According to Forbes Magazine, at the end of 2017, there were nearly 1.2 million people worldwide that have used shared workspaces. With more than 130 locations in more than 20 countries and 100,000 members WeWork is the leader in providing share workspace. Shared space is dominated by freelancers, remote workers, and other independent professionals but has made inroads with large corporations. IBM recently signed a deal to lease all of the WeWork shared space at 88 University Place in Greenwich Village, NYC.
There are differences in what are called “shared working spaces” and “coworking spaces”. However, in this flexible and emerging market the line is blurred between the two. Other than taking note that these spaces are going mainstream as evidenced by the IBM deal, the main benefits and objectives are not intended to duplicate big corporations. In fact, there is little direct competition or internal politics which makes collaboration easier. Although everyone has their own projects, there is little resistance to helping each other out. That’s definitely lacking with a home office. Group access to modern office equipment is something else often lacking in many home offices.
Shared workspaces are also scalable which is a big benefit to startups, sole proprietors, and growing companies. You may start out needing only a desk, internet connection, and access to snacks and coffee. Soon you find a need to expand to shared supplies, meeting rooms, office equipment, and a common reception area with reception services. Most also offer private office space when your needs require it. It’s a much more professional environment than meeting clients at the local coffee shop.
One drawback is if you prefer working without noise or socializing. Or have a need for enhanced security. Some are concerned the open environment could be dangerous in view of modern workplace violence. However, the office real estate sector is certain to figure out a solution to that concern (as best they can).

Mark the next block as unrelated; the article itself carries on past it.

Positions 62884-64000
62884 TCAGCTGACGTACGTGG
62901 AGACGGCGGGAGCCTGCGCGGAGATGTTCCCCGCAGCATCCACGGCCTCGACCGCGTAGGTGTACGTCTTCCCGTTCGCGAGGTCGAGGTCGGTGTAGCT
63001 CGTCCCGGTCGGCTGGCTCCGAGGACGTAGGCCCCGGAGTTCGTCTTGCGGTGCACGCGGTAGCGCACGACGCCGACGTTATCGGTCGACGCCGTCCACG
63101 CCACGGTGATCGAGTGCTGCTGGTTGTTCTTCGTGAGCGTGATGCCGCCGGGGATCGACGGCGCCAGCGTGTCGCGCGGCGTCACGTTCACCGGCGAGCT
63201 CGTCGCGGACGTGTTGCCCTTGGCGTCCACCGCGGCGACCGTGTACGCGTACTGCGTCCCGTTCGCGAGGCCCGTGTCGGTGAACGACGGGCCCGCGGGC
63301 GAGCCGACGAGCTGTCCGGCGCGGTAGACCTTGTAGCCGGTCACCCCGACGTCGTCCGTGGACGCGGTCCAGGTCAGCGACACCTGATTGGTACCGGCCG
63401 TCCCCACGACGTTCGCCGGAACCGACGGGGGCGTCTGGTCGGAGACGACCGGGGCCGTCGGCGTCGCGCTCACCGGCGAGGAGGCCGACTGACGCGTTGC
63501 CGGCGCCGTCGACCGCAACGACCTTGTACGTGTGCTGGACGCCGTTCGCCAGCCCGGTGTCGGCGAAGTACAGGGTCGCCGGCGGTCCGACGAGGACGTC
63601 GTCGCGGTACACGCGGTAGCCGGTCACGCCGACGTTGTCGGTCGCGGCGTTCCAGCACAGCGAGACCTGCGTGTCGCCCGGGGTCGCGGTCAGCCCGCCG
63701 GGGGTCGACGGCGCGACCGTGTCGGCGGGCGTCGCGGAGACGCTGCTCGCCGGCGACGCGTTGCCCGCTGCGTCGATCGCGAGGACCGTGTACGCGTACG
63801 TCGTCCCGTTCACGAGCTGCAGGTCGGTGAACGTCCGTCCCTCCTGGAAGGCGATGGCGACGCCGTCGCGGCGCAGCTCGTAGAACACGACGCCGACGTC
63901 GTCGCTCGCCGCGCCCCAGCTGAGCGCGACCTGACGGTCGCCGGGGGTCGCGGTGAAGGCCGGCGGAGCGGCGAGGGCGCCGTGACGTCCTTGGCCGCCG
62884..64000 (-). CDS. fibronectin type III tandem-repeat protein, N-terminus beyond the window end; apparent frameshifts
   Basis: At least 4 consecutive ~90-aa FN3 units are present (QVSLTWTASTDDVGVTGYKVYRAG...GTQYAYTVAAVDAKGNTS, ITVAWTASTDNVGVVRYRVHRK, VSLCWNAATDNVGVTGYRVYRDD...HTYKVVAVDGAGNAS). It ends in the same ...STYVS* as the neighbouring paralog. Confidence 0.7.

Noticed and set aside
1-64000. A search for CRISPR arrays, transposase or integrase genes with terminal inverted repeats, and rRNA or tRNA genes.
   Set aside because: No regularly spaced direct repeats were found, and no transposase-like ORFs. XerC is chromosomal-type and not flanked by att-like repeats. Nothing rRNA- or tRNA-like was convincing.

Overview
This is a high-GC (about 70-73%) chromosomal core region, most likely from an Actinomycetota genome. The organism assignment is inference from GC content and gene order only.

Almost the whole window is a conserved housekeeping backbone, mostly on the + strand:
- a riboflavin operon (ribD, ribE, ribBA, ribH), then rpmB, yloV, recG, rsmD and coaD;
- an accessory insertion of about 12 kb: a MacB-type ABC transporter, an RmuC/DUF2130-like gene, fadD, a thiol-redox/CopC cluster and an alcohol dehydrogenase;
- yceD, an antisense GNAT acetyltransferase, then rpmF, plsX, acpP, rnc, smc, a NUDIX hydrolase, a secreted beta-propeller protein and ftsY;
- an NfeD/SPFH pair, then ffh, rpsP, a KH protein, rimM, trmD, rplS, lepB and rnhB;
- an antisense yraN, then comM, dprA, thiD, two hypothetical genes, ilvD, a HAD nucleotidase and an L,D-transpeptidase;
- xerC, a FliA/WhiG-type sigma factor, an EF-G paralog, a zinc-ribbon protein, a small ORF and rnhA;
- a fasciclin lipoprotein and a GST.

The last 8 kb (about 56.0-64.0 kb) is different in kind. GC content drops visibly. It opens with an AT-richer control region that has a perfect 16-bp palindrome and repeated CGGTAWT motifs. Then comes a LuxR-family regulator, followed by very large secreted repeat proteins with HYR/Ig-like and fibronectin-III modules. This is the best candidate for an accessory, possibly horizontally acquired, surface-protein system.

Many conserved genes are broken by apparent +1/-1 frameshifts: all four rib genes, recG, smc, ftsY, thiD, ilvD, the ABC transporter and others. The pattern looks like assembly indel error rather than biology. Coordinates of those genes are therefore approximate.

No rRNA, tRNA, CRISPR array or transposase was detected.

It's difficult to say if this will become the dominate office model of the future. However, it will certainly grow and versions of it will migrate from downtown to suburban office buildings. It will also evolve. There are already different models emerging that range from catering to bare bones startups, to well-established accountants and lawyers preferring luxury settings, to hybrid models encompassing both. The biggest advantage is remaining agile and nimble as office needs change.
For many, the main attractions are hosted events that include happy hours, educational workshops, and guest speakers. But much of the value in shared office space comes from mingling, networking, and learning from fellow office workers and other entrepreneurs.
Early developments in shared workspaces indicate it will have a much bigger impact on future office designs than the traditional office evolution. If anything, corporate offices are and will continue learning from the innovative entrepreneurs that dominate this office space. The key to more office productivity appears to be a well-balanced combination of anonymity and social interaction. Of course, having easy access to a mix of accountants, attorneys, business consultants, and entrepreneurs all sharing office space doesn’t hurt either.
What do you think are the longer term implications of shared office space? Both to the office real estate sector and occupants? Please leave your comments.
Author bio: Brian Kline has been investing in real estate for more than 35 years and writing about real estate investing for ten years. He also draws upon 37 plus years of business experience including 12 years as a manager at Boeing Aircraft Company. Brian currently lives at Lake Cushman, Washington. A vacation destination, a few short miles from a national forest. In the Olympic Mountains with the Pacific Ocean a couple of miles in the opposite direction.